All The Books I Can Read

1 girl….2 many books!

The Blood of Flowers – Anita Amirrezvani

on August 15, 2010

I expected this book to be a simple coming of age story about a young girl in 17th century Iran who has a few trials along the way but ultimately triumphs in love and life by the end. When the novel opens she is fourteen and happy. Her parents dote on her and love her and they have enough to provide her with a respectable dowry for a husband, even if they aren’t exactly well off. A comet sighting changes everything, with a prophet proclaiming that ill fortune will befall in lots of ways, particularly with marriages arranged, or to be arranged that year.

That starts a downward spiral for the family. The father falls ill working the fields and dies not long after. Without him to work their fields, they have no yield to barter for food and other necessities and they soon fall upon hard times. The young girl is skilled at knotting carpets and she makes a beautiful one to sell. Her mother asks the well-to-do purchaser to seek out her brother in law, her late husbands half brother who she hasn’t seen in over 20 years, to see if they will take pity on them now that they cannot survive alone. The man who buys the carpet makes good on his word and soon they are invited to the girl’s uncles house in Isfahan.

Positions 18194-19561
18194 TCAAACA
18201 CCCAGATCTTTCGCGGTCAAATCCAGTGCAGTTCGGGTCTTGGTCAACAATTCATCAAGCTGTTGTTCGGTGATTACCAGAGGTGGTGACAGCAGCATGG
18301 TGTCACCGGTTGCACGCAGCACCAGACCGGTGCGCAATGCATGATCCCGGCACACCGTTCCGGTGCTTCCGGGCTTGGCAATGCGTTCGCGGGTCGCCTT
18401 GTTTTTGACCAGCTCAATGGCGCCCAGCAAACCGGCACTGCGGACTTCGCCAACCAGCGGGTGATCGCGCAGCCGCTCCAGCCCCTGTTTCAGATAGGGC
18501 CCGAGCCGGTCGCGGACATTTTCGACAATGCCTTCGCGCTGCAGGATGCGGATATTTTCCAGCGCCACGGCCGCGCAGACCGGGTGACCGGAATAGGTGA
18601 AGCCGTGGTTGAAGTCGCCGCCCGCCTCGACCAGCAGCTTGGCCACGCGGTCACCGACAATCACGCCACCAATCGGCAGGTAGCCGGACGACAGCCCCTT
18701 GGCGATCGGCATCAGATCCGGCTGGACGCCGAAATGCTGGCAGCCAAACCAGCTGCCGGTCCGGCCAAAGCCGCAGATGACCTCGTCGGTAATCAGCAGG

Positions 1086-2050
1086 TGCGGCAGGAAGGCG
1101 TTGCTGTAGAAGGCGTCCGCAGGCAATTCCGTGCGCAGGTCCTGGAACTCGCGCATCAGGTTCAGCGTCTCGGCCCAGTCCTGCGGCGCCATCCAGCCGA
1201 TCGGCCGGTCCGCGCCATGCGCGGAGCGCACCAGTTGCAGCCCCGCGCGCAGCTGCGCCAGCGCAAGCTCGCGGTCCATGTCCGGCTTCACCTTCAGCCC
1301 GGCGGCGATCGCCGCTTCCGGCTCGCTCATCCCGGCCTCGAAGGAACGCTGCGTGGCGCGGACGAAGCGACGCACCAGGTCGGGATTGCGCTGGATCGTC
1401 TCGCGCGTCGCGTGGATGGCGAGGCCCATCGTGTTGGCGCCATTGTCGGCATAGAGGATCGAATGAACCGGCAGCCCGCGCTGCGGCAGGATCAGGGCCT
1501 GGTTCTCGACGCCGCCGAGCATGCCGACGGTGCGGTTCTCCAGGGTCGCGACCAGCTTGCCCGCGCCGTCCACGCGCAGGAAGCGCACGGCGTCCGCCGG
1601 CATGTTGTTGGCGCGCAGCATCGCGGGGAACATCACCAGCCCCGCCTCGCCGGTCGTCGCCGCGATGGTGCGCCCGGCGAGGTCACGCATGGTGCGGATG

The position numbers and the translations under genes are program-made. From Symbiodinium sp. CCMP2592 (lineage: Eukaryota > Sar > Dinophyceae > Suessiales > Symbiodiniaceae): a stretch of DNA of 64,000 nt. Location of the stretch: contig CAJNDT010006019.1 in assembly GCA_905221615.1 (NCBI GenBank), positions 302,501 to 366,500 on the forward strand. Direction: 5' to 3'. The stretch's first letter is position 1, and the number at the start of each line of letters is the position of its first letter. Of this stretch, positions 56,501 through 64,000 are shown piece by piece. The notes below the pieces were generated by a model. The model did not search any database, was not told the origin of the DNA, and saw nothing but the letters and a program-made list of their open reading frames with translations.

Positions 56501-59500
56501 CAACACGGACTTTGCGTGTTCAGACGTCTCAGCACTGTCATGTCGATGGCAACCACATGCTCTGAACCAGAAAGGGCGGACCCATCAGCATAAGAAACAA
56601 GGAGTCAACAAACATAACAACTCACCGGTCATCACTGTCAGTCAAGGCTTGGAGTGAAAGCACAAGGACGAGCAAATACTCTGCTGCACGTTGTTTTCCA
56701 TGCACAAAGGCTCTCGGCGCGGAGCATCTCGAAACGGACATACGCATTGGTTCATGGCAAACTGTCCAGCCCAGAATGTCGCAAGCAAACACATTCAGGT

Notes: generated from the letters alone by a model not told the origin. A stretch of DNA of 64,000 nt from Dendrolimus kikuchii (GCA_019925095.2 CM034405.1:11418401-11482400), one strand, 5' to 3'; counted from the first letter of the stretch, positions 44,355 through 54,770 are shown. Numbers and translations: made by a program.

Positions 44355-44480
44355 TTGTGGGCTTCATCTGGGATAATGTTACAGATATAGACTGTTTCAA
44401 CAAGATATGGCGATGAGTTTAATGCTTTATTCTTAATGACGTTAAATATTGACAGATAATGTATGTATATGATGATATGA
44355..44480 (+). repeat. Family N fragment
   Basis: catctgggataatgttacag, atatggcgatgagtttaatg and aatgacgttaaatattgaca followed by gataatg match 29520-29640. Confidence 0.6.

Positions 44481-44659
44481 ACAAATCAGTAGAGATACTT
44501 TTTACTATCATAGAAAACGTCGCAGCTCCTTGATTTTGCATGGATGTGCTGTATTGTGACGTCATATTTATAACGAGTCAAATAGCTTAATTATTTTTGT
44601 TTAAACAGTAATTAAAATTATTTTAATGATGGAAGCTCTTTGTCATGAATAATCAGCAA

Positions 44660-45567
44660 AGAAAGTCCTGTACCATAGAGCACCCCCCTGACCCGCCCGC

Although the uncle, Gostaham offers to take them both in, they are little more than servants, working the kitchen and taking the abuse of Gostaham’s almost bi-polar wife who swings from haughty tolerance to sneering disapproval. Despite the fact that Gostaham and his wife are very comfortably well off (Gostaham is a very talented carpet maker who works for the Shah) his wife is always worried about money and the drain that the narrator and her mother will bring on her household. Gostaham, for his part, seems a mostly benevolent and kind man, he sees our narrator’s interest and talent for knotting carpets and begins to mentor her, as he would a son.

As they can no longer provide a dowry for the narrator, her chance of making a good marriage is almost none. There is one man though, who amused by her spirit, offers her a marriage contract but it is a sigheh. A 3 month contract, renewable if he chooses, or she will be cast aside. As she would no longer be a virgin if that happened, her worth would be even lower. Her mother and her aunt and uncle decide that she must accept the contract and that the money it will bring (paid again every time the contract is renewed) will help pay their way in the household (as she will continue to live there, visiting her husband only when he required it) and also, after that, to help her pay for the wool to make herself a new carpet that she can then sell, acquiring more independence.

Of course that’s not the end, as our narrator is an impulsive, willful girl who often makes rash mistakes and incurs much wrath. Eventually cast out by her uncle and aunt for a decision which they do not approve of, her and her mother are stricken with a poverty she’s never known before and she must fight hard to drag them out of it.